Life without parole can be worse than painless death
Washington, DC (January 11, 2003) -- In response to today's commutation by Illinois Gov. George Ryan (who received NACDL's Champion of Justice award and addressed the luncheon at NACDL's Fall Meeting in Chicago this past November) of the remaining 156 death sentences in that state to life without parole, Lawrence Goldman, president of the National Association of Criminal Defense Lawyers, issued the following statement:
"While we understand that this is a time of anguish for many members of the families of victims of these inmates, we hope they will find solace in not being asked be involved in at attempt to kill again to show that killing is wrong. We also hope they benefit from not having to deal with the ongoing legal battles, and ultimately an execution, which would have forced them to relive painful memories. Perhaps they will also get some satisfaction from knowing that those inmates who are guilty must live, largely alone and under horrible conditions, in contemplation of their own crimes.
"We also hope that as Americans consider this momentous action, we can soon reach the same conclusion that most of the rest of the advanced world has reached: that even if we could be sure that the death penalty deters, even though studies say it does not; that even if the vengeance of the death penalty somehow satisfies many victims and officials alike; and that even if death truly were a more fitting punishment than life in a cage, the cost of the death penalty to our humanity and the risks of error in a system incapable of perfection and fairness are just too great. Such an appreciation of life can only help us if we truly wish to achieve peace in a troubled world.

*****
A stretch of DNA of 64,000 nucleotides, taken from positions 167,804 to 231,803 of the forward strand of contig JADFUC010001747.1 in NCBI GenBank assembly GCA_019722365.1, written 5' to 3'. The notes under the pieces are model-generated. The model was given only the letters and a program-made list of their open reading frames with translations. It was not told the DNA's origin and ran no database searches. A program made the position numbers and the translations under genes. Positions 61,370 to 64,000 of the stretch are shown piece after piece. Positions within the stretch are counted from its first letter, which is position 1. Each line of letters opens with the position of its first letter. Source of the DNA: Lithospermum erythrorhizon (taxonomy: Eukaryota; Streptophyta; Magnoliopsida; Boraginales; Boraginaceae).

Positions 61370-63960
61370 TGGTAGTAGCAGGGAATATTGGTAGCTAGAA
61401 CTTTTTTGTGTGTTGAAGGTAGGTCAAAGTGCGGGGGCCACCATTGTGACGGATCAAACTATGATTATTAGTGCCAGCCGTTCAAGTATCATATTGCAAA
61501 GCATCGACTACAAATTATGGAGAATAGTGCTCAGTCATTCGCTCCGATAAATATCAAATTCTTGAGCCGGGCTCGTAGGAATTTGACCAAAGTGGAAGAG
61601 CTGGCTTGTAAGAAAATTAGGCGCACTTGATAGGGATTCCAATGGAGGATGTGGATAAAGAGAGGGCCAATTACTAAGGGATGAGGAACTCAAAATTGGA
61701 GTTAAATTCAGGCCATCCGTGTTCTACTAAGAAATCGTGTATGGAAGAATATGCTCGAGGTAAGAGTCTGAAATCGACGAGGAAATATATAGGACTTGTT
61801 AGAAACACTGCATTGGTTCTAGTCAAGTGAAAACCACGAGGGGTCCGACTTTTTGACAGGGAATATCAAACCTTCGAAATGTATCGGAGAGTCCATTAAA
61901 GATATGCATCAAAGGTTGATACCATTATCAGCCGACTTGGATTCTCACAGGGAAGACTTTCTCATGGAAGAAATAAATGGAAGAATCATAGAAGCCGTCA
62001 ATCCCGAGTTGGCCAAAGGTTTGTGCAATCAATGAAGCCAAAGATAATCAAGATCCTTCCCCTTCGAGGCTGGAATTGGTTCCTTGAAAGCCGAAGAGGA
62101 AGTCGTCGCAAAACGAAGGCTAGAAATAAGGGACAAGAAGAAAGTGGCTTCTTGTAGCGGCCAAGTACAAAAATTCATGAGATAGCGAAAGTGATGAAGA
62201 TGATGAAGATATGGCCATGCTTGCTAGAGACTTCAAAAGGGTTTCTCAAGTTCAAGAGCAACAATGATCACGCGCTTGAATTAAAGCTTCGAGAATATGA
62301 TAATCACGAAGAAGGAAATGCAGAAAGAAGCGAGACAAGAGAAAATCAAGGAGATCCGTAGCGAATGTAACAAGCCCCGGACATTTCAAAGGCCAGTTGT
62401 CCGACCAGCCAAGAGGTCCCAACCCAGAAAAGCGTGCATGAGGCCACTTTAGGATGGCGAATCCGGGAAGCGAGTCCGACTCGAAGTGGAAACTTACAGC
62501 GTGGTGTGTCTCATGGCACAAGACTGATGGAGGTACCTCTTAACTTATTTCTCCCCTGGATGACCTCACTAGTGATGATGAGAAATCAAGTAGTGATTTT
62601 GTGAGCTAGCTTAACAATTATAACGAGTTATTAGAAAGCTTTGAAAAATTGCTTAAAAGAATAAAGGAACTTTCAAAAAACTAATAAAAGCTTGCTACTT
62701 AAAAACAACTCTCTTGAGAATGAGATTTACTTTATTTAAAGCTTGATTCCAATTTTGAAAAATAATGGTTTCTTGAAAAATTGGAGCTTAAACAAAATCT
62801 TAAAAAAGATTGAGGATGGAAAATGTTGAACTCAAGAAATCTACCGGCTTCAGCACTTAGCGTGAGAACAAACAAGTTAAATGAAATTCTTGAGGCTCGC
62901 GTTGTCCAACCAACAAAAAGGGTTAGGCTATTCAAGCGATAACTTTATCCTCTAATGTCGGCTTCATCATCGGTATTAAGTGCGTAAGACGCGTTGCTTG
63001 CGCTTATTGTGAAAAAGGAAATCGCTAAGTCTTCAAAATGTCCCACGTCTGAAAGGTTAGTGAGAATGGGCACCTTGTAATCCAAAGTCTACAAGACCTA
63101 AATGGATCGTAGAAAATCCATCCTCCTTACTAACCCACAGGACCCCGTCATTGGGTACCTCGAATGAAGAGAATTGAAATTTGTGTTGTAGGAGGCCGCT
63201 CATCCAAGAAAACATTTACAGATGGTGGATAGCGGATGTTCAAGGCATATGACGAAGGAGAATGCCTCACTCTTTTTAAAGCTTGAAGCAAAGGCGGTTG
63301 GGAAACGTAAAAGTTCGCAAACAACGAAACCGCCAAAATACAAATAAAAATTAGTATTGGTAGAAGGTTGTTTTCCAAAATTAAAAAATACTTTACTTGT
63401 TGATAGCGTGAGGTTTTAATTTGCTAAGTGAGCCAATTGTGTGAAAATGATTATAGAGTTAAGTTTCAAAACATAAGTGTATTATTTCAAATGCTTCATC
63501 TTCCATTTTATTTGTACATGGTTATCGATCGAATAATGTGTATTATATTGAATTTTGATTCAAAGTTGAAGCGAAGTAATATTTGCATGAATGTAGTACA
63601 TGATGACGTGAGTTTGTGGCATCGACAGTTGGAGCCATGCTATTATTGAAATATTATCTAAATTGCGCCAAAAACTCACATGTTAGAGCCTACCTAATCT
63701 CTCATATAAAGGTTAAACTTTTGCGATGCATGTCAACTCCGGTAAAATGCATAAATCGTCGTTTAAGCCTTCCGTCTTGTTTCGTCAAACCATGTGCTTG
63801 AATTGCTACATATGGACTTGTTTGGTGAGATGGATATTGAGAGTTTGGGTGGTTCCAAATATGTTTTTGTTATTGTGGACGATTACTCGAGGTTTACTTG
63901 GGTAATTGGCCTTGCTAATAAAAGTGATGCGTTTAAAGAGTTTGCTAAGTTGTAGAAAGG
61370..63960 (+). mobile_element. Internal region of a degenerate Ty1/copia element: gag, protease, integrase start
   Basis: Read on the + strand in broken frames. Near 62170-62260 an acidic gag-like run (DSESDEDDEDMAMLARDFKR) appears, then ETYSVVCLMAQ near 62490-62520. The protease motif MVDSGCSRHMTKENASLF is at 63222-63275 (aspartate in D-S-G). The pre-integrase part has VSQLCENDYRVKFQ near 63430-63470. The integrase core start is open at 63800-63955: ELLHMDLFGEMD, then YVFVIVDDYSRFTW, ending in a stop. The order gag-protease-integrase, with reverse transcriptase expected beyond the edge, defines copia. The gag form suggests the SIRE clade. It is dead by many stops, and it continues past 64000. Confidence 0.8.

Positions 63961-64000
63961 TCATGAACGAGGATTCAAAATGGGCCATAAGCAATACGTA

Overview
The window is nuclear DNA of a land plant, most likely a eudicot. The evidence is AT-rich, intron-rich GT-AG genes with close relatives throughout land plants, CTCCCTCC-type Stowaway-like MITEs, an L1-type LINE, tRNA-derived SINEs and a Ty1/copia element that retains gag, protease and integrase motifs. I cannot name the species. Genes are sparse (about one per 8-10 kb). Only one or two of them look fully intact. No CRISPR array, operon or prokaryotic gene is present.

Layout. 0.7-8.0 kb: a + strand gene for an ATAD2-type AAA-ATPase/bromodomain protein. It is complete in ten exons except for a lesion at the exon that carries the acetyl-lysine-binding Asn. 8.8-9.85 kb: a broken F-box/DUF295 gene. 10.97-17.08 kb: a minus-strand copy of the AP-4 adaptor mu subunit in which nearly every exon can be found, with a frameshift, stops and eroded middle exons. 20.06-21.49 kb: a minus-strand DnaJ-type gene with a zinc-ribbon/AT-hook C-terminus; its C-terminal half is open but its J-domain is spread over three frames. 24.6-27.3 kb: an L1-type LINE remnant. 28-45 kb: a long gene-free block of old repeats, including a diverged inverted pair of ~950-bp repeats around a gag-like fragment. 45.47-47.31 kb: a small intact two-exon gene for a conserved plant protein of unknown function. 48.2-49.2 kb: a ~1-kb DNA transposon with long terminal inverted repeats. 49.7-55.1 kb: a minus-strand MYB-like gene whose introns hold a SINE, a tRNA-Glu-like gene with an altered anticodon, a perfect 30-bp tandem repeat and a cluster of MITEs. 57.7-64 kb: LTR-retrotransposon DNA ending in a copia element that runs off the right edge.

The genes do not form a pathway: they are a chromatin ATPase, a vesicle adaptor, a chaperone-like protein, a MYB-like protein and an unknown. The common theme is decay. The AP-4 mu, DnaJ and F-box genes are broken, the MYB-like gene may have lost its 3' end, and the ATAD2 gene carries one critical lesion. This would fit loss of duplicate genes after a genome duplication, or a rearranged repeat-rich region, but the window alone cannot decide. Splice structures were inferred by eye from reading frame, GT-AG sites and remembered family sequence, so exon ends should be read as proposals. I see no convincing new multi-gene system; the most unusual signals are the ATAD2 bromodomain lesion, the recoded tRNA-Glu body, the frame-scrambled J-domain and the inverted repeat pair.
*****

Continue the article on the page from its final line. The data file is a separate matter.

"Finally, to Gov. Ryan and all the NACDL members and others who worked to make this day a reality, we simply say, 'Thank you.'"
Goldman is a criminal defense lawyer in New York City. He can be reached at (917) 816-4635.
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The National Association of Criminal Defense Lawyers is the preeminent organization advancing the mission of the criminal defense bar to ensure justice and due process for persons accused of crime or wrongdoing. A professional bar association founded in 1958, NACDL's many thousands of direct members in 28 countries – and 90 state, provincial and local affiliate organizations totaling up to 40,000 attorneys – include private criminal defense lawyers, public defenders, military defense counsel, law professors and judges committed to preserving fairness and promoting a rational and humane criminal legal system.